In the past year, the United States has seen a ton of change. While this is true of every year, 2020 was truly a one-of-a-kind year. These sweeping changes were present in all levels of American society, and one big area that reflected the changing nature of the United States was the real estate market.
The nature of the pandemic, with many big cities shutting down, and citizens being hesitant to leave their homes, led to a decline in activity in Spring and early Summer. But once many restrictions were lifted, the real estate market has seen way more action than normal in most cities. This has many implications, but one of the biggest ones from this whole situation has been the national lack of inventory in the market right now.
“Year over year, Austin, Rochester, and Los Angeles all had the biggest increases throughout 2020…”
According to Realtor.com, the national inventory of homes available in the United States declined by 42.6% in 2020. This is a drastic amount and equals a new low. In January of 2021, there were 443,000 fewer homes for sale nationally than in January of 2020. Supply is extremely limited right now, which puts sellers at a big advantage, while buyers are in a much more competitive market. This has driven the price of homes way up.
According to the same report by Realtor.com, the national median listing price in January of 2021 is up to $346,000, which is an increase of 15.4% compared to January of 2020. Just about everywhere in America, prices are rising rapidly spurred by the lack of inventory. Some areas, in particular, have seen massive increases in median listing price.
Year over year, Austin, Rochester, and Los Angeles all had the biggest increases throughout 2020, with increases in median listing prices of 30.2%, 25.9%, and 22.4%, respectively. These increases seem unsustainable, as eventually, the lack of supply is going to catch up to the market. This has led some experts to question whether there is a bubble forming.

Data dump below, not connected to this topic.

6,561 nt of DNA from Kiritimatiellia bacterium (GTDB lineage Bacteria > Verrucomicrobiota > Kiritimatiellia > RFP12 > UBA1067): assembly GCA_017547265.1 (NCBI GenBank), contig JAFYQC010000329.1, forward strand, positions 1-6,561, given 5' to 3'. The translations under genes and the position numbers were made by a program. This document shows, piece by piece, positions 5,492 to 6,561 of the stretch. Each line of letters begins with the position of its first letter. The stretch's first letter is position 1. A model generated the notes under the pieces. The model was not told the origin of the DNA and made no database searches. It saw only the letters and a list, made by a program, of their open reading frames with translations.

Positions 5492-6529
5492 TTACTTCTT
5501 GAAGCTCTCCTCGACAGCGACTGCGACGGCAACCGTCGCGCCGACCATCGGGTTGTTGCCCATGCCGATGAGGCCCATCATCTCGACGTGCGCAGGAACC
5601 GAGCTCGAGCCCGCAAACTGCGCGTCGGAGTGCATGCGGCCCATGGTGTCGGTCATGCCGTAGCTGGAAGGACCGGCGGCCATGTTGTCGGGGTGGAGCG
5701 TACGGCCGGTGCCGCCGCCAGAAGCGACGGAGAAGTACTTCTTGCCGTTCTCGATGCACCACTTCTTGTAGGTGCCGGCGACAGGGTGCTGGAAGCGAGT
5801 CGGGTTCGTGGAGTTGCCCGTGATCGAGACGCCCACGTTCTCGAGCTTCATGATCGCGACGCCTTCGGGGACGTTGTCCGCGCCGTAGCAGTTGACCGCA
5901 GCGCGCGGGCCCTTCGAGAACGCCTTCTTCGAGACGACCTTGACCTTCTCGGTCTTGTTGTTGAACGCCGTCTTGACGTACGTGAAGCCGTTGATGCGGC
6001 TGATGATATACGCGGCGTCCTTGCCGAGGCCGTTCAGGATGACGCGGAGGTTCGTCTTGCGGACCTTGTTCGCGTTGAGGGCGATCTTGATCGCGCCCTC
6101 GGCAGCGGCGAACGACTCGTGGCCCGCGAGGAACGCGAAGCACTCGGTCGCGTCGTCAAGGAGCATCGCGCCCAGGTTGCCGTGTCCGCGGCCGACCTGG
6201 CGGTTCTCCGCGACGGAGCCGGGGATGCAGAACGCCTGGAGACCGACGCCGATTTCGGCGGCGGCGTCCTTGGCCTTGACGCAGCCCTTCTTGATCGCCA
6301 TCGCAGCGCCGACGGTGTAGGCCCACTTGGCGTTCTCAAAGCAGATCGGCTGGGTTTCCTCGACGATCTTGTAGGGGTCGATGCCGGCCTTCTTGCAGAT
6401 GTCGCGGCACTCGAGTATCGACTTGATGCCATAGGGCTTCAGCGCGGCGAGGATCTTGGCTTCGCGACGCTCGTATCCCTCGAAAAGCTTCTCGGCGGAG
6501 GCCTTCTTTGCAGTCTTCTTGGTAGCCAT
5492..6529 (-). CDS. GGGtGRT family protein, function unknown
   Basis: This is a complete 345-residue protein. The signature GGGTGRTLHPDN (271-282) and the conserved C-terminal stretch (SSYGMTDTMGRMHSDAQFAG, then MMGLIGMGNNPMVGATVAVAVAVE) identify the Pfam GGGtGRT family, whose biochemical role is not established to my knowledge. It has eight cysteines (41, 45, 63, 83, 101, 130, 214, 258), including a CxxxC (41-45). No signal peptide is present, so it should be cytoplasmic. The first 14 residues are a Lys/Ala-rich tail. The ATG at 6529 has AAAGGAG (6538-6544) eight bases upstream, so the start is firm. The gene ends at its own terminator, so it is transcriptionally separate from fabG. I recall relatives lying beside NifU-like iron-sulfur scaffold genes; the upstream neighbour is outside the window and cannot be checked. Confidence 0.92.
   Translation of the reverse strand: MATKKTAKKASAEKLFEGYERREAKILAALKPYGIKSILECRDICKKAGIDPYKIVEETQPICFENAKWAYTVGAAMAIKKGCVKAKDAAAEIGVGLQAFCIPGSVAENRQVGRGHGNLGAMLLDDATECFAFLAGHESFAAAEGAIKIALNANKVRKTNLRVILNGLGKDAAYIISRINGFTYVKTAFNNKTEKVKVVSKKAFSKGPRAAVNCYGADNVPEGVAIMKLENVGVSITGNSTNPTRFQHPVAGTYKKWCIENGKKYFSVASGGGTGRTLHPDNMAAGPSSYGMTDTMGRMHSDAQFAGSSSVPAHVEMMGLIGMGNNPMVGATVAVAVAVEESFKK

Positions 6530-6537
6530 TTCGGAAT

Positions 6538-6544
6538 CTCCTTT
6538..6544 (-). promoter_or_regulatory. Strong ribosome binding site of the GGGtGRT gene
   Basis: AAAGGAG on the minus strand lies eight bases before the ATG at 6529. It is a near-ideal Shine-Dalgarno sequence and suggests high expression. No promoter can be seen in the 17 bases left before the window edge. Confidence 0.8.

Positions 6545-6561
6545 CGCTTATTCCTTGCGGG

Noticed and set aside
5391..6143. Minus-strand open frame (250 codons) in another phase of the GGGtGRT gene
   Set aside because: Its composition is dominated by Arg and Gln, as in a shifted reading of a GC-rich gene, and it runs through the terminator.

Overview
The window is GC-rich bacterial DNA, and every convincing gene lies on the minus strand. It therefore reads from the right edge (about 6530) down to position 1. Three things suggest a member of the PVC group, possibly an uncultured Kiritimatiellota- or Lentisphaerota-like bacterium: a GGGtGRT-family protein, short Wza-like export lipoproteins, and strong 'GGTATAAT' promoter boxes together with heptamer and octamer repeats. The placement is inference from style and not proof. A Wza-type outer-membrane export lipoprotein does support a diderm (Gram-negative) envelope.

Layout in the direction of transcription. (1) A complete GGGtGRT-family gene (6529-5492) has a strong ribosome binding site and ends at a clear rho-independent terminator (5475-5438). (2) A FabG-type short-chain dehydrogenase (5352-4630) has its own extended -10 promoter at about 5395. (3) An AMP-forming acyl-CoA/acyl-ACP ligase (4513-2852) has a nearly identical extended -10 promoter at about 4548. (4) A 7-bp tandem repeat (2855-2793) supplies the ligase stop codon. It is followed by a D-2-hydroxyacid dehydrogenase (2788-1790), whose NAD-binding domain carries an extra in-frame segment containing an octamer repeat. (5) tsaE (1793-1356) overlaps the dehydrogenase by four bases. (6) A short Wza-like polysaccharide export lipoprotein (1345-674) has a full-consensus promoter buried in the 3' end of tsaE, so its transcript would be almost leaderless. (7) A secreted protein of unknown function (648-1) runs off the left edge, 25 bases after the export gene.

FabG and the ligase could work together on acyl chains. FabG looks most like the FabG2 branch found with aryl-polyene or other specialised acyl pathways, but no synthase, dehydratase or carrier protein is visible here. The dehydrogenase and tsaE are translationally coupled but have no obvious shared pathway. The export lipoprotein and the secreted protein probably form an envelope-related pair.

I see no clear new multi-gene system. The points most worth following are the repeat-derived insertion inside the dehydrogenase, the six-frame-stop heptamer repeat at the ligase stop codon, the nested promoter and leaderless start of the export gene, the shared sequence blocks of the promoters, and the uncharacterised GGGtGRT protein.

The experts who say we might be facing another real estate bubble are pointing towards several indicators, including supply not being able to keep up with demand. As well, according to USA Today, other indicators paint a potentially scary story.
Since November of 2012, home prices have appreciated by 60%, and rent prices by 30%. At that same time, incomes have only appreciated by 20%. That means both the home price index and rent index have substantially outpaced the wage index of the nation.
However, this doesn’t necessarily mean that there will be a collapse similar to 2008. That housing bubble was built due to lenders extending credit to people who couldn’t pay it back at an unprecedented rate. Right now, the reason prices have risen are simple economics of supply and demand, combined with low interest and mortgage rates spurring buyer action.
The aging of millennials and Gen Z populations into homebuyers is one of the reasons for this demand, as well as work from home giving buyers more freedom to pursue homes in locations away from their offices. Even if some indicators give reason for pause, there is still plenty of reason to be bullish on the market going forward.